The guilty verdict in the trial of Yulia Tymoshenko marks the beginning of a new phase in Ukraine’s relations with its most important partners: Russia, the European Union, and the United States. The Ukrainian authorities are playing an all-or-nothing game, but it’s still unclear what they hope to achieve.
In fact, President Viktor Yanukovych has fallen into the trap he set for Tymoshenko. The trial’s masterminds expected to kill two birds with one stone: neutralizing their most influential political rival ahead of the upcoming parliamentary elections and, ultimately, the next presidential election, while at the same time creating a quasi-legal foundation for revising the gas agreements with Russia. The latter seems to have been the main motivation. After all, Tymoshenko was brought to trial for the gas contracts she negotiated with Gazprom after talks in Moscow in January 2009, not for the various murky aspects of her eventful business and political career. The contract she negotiated helped put an end to a serious crisis caused by Ukraine’s unprecedented failure to deliver Russian gas on to Europe. The sentence she received (seven years in prison and a huge fine) is surprising even by post-Soviet, let alone European standards.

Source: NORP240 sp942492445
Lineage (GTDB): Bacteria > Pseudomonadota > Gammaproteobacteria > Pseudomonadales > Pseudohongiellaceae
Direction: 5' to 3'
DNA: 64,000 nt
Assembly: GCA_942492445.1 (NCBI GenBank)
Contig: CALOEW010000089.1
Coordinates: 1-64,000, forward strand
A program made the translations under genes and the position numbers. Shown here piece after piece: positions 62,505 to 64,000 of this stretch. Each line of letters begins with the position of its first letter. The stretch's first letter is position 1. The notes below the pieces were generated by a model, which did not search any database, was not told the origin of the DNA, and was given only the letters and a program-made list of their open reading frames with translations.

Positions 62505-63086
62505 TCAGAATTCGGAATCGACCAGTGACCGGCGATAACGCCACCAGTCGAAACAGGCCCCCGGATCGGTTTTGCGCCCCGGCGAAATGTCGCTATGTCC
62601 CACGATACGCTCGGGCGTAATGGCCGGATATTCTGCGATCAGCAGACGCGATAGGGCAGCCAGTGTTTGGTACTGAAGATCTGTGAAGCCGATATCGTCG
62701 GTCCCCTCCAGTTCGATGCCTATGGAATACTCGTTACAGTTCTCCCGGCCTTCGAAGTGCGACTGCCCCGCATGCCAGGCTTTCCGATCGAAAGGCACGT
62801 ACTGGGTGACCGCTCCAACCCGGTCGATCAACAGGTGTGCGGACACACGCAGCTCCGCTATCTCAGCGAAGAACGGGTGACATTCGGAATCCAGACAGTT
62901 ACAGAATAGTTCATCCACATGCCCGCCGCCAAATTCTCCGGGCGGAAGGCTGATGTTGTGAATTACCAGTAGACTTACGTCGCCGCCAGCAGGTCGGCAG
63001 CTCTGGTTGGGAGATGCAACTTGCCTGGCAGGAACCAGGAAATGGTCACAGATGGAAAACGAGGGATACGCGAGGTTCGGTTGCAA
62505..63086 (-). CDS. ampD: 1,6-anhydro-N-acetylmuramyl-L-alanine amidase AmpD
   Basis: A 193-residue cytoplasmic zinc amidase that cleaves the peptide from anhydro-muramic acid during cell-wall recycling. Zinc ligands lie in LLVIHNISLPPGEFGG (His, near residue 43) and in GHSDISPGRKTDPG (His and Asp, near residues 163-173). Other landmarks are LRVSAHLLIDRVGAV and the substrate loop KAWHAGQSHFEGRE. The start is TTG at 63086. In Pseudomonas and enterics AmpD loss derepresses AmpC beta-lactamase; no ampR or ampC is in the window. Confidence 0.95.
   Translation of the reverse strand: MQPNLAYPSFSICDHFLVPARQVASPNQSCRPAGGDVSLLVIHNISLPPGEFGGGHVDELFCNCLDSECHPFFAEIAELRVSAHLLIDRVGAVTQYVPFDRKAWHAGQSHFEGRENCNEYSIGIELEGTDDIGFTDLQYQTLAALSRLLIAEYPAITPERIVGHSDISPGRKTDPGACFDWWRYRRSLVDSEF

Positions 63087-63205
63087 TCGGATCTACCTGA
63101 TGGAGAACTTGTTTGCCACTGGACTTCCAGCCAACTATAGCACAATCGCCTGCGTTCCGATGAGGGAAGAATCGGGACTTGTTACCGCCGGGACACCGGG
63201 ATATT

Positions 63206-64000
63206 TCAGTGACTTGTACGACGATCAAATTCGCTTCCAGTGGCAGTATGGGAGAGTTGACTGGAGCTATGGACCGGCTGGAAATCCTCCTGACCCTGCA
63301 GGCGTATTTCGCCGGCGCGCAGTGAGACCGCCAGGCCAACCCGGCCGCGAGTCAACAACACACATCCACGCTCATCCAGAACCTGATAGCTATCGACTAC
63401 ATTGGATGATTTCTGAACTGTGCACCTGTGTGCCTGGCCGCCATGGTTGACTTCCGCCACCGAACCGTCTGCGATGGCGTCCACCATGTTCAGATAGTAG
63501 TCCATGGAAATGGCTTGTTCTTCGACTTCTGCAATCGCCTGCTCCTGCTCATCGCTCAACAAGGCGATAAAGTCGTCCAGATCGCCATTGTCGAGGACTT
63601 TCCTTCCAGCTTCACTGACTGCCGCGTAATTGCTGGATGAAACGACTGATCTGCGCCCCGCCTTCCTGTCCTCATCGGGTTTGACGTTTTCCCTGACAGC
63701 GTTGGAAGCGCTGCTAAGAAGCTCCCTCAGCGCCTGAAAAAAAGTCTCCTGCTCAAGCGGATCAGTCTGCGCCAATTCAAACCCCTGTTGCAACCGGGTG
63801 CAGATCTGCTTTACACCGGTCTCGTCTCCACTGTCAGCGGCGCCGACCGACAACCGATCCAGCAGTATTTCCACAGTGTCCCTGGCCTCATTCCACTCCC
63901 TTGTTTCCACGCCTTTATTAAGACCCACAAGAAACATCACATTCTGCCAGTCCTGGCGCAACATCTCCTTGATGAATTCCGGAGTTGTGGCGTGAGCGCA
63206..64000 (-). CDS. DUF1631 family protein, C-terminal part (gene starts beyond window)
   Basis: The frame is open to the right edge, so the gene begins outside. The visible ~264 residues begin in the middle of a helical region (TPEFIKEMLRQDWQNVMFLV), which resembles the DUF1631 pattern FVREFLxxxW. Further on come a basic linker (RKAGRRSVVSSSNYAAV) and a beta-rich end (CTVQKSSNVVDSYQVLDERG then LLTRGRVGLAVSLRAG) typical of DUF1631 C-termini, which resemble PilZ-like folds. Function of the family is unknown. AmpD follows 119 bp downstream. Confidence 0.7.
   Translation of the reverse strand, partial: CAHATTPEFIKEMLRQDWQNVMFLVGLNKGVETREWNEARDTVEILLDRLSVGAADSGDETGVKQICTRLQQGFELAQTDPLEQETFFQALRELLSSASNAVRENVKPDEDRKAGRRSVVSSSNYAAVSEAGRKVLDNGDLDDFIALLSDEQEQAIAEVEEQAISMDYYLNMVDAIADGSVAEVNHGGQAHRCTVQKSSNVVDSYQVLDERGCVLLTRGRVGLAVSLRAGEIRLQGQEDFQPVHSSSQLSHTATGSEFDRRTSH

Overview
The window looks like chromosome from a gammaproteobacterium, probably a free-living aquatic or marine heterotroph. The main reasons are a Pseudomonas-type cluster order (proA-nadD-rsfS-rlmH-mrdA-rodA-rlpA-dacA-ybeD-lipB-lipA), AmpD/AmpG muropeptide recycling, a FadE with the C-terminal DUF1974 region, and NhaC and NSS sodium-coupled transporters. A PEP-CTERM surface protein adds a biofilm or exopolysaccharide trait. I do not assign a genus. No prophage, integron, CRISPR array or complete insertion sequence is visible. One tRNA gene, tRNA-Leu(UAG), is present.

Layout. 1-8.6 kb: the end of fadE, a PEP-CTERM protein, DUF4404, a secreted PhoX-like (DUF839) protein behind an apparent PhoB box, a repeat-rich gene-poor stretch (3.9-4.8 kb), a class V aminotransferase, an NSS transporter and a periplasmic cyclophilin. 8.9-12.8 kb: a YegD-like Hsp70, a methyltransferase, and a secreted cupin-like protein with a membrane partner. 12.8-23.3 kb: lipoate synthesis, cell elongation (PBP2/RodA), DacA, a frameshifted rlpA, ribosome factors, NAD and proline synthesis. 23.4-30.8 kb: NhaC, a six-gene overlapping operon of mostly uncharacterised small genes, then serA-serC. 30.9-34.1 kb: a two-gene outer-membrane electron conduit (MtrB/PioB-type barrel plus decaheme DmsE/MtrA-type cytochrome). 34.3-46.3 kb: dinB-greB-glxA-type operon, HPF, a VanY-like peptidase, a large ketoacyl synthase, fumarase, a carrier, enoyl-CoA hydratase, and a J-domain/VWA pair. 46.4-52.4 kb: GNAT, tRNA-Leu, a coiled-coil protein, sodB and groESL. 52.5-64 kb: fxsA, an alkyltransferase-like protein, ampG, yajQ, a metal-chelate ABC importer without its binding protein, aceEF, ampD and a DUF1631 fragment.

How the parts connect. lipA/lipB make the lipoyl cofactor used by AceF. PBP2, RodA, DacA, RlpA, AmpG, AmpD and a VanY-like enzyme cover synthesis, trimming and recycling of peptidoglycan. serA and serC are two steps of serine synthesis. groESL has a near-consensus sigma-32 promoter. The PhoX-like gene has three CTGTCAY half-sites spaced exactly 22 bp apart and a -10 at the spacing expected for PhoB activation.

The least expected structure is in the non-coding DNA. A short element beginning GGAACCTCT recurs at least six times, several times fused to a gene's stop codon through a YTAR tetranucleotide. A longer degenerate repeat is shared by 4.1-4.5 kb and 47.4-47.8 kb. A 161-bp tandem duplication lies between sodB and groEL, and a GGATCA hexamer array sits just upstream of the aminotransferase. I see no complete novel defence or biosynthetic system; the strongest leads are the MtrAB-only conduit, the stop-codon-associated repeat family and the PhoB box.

A powerful politician and a highly sophisticated populist, Tymoshenko has actually outwitted her opponents. She literally provoked them into detaining her; after that, the authorities, anxious to save face, could only dig in their heels. For Yanukovych, the outcome was uniformly negative. Tymoshenko’s supporters and sympathizers are mobilizing in Ukraine. The fact that the trial was politically motivated is clear to everyone. In Europe and elsewhere there is general outrage. The European Union wants to finalize a free trade agreement with Ukraine, but Brussels cannot simply look the other way as an opposition leader is given a harsh sentence on such dubious grounds.
As for Russia, Prime Minister Vladimir Putin’s unequivocal denunciation of the verdict speaks for itself. He understands that the trial was essentially about Russian gas supplies and that he was one of the targets. A source in the Ukrainian Foreign Ministry even suggested that Tymoshenko was the former KGB officer’s agent of influence. All this suggests that Russia and Ukraine’s gas relations are likely to grow even more complicated. On top of everything else, the Ukrainian leaders, for some obscure reason, regularly promise in public that they will soon come to terms with Russia on revising the gas supply contracts although there is no progress in sight on that front.